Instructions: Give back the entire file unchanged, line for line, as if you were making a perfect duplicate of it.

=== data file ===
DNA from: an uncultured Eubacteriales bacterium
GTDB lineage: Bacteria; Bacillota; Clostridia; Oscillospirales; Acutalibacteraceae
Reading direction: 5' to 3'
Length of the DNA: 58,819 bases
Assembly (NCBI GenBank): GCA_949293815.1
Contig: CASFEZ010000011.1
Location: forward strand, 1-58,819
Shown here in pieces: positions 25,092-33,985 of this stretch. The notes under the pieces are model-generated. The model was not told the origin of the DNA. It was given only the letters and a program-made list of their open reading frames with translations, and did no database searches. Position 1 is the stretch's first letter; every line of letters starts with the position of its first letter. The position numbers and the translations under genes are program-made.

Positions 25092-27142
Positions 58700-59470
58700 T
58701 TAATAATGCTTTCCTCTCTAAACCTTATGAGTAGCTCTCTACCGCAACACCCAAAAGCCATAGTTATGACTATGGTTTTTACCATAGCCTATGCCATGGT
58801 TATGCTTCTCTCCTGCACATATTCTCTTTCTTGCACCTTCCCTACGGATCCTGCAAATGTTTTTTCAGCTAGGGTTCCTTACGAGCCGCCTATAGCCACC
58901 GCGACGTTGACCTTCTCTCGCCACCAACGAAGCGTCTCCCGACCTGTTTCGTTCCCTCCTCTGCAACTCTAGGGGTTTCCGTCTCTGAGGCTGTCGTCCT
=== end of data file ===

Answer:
DNA from: an uncultured Eubacteriales bacterium
GTDB lineage: Bacteria; Bacillota; Clostridia; Oscillospirales; Acutalibacteraceae
Reading direction: 5' to 3'
Length of the DNA: 58,819 bases
Assembly (NCBI GenBank): GCA_949293815.1
Contig: CASFEZ010000011.1
Location: forward strand, 1-58,819
Shown here in pieces: positions 25,092-33,985 of this stretch. The notes under the pieces are model-generated. The model was not told the origin of the DNA. It was given only the letters and a program-made list of their open reading frames with translations, and did no database searches. Position 1 is the stretch's first letter; every line of letters starts with the position of its first letter. The position numbers and the translations under genes are program-made.

Positions 25092-27142
Positions 58700-59470
58700 T
58701 TAATAATGCTTTCCTCTCTAAACCTTATGAGTAGCTCTCTACCGCAACACCCAAAAGCCATAGTTATGACTATGGTTTTTACCATAGCCTATGCCATGGT
58801 TATGCTTCTCTCCTGCACATATTCTCTTTCTTGCACCTTCCCTACGGATCCTGCAAATGTTTTTTCAGCTAGGGTTCCTTACGAGCCGCCTATAGCCACC
58901 GCGACGTTGACCTTCTCTCGCCACCAACGAAGCGTCTCCCGACCTGTTTCGTTCCCTCCTCTGCAACTCTAGGGGTTTCCGTCTCTGAGGCTGTCGTCCT